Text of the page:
Obtaining tax exemption just got easier for some nonprofit organizations. On July 1, 2014, the IRS began accepting the Form 1023-EZ, a streamlined application for exemption from federal income tax under Internal Revenue Code Section 501(c)(3). Since its release in April, the Form has received widespread criticism in the philanthropic community, concerned that the process is nothing more than a rubber stamp, increasing the risks for fraud and other misuse of charitable assets.
While it is true that the new 1023-EZ creates a possibility for abuse, it also paves the way for more charitable work. Over the last three weeks, we have organized a handful of new charitable organizations that likely would have been unable to afford legal counsel to complete the full 1023 application. The 1023-EZ helps lessen that initial burden, allowing such organizations to obtain legal advice on properly organizing and operating the new legal entity and securing tax-exemption at a reduced cost.
Who Can Use the 1023-EZ?
The 1023-EZ is available for many corporations, unincorporated associations, or charitable trusts that qualify for tax-exemption under Section 501(c)(3). The following organizations, however, may not use the 1023-EZ:
- Organizations with gross receipts of more than $50,000 in any of the past three years or projected for any of the next three years, or with total assets of more than $250,000.
- Organizations formed under the laws of a foreign country or that have a mailing address in a foreign country.
- Organizations that were formed:
- as an LLC;
- as a successor to a for-profit entity; or
- as a successor to, or under the control of, an entity suspended from tax-exemption as a terrorist organization.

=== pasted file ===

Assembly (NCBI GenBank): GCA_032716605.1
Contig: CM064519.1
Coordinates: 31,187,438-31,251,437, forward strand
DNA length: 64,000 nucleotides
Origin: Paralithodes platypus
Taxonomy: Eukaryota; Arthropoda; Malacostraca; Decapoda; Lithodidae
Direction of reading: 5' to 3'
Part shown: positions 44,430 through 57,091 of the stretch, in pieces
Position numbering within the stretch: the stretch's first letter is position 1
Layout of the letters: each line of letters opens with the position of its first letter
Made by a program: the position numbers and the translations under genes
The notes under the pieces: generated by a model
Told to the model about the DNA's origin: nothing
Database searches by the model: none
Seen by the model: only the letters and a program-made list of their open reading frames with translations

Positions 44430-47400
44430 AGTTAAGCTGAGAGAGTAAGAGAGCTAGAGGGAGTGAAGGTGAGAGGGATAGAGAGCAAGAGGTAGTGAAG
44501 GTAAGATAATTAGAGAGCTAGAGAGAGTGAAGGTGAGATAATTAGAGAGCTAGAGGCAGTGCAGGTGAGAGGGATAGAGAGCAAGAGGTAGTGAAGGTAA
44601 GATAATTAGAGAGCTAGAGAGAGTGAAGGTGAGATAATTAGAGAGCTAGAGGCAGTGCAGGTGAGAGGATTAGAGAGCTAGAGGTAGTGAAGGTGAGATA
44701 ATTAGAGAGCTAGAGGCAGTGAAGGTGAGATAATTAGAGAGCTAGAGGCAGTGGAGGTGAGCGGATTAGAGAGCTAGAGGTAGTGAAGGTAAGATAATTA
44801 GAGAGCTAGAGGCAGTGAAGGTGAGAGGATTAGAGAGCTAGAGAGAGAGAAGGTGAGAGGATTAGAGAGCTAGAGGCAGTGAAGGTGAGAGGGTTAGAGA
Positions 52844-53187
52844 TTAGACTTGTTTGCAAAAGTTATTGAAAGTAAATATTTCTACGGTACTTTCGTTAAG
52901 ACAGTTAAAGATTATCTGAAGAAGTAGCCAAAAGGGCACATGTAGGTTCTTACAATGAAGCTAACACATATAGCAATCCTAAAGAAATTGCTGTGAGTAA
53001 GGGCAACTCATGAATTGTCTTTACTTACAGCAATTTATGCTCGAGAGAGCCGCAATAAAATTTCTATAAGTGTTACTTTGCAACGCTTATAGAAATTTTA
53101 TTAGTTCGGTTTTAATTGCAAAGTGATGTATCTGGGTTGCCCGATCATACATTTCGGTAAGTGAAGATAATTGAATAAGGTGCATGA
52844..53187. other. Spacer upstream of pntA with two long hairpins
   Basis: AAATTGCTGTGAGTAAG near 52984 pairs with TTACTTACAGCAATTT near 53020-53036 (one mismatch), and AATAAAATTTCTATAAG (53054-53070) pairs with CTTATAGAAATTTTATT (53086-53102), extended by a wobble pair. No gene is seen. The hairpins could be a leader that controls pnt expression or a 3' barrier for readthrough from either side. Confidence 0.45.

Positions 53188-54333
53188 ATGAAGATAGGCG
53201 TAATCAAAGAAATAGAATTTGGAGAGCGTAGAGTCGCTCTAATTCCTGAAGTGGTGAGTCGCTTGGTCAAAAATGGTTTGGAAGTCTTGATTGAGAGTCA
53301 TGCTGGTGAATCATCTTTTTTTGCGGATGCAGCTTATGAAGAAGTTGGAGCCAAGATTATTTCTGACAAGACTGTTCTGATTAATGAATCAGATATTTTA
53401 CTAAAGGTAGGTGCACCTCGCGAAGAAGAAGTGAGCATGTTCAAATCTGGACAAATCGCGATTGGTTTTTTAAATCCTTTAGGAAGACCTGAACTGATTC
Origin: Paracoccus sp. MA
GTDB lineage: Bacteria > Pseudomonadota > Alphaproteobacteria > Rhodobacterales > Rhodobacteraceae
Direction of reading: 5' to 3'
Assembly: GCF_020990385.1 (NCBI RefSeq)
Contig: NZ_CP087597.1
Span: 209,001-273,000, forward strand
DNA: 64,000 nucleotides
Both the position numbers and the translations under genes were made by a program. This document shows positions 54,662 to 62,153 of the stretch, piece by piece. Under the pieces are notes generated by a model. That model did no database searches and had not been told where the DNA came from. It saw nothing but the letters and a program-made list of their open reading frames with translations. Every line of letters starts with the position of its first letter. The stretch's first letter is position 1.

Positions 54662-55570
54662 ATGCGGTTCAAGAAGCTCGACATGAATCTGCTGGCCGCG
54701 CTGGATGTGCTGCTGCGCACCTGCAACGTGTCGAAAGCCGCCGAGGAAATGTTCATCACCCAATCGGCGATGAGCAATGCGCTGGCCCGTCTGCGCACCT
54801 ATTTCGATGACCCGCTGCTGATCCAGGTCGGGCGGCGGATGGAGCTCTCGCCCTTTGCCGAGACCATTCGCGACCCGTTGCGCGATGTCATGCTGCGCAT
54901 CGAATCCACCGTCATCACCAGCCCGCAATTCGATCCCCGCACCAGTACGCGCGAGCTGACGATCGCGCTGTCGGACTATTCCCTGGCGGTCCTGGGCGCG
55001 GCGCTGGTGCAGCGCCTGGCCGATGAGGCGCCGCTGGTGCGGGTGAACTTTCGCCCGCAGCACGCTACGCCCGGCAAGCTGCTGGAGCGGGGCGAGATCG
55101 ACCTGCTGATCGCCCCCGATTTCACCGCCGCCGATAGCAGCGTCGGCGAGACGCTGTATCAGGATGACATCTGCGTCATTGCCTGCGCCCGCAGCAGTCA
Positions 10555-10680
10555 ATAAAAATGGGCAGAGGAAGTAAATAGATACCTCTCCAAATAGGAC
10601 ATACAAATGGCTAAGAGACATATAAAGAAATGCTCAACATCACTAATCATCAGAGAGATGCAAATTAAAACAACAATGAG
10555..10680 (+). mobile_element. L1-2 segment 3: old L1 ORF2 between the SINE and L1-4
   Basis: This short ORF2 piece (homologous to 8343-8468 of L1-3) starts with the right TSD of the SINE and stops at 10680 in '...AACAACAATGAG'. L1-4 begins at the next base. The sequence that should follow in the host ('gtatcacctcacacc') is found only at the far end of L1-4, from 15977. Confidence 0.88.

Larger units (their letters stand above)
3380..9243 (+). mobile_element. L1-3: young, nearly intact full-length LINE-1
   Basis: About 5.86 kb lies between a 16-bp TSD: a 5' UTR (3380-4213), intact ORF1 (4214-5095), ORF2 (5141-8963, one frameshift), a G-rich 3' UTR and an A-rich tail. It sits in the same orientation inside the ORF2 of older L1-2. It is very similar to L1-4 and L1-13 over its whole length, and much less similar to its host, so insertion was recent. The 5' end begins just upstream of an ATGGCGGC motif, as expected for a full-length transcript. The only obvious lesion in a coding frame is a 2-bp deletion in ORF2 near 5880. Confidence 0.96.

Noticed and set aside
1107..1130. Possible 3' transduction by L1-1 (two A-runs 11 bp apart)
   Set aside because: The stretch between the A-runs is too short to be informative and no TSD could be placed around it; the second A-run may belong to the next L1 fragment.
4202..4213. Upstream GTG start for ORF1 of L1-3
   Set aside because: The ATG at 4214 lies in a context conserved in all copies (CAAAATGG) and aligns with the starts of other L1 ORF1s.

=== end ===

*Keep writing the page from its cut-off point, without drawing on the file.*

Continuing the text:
- Organizations that had their tax status previously revoked for any cause other than the failure to file a Form 990 for three consecutive years.
In addition to the foregoing limitations, the IRS has also placed restrictions on the use of the 1023-EZ based on the types of activity in which the organization engages. These restrictions relate to a long list of organizations, including, but not limited to, the following:
- Churches and conventions or associations of churches;
- Schools, colleges, and universities;
- Hospitals, medical research organizations, and cooperative hospital service organizations;
- Supporting organizations;
- Credit counseling organizations;
- Health Maintenance Organizations (HMO’s) and Accountable Care Organizations (ACO’s);
- Organizations with donor-advised funds; and
- Private operating foundations.
How Does It Work?
The first step for an organization wanting to use the new streamlined form is to complete an Eligibility Worksheet, available on the IRS website. Using the worksheet, organizations answer “yes-or-no” questions relating to the restrictions above. The answers to these questions determine eligibility to use the form. The organization must then complete the 1023-EZ form online. The form requests basic information, such as the name, address, and Employer Identification Number of the organization, as well as information regarding officers and directors and the organizational structure of the organization. The rest of the form contains mainly check-boxes and “yes-or-no” questions. The form must be electronically signed by an officer, director, or trustee who attests to its truth, correctness, and completeness. The current user fee to file the 1023-EZ is just $400, compared to the $850 user fee of the typical 1023 application, and is paid online at the time the form is submitted.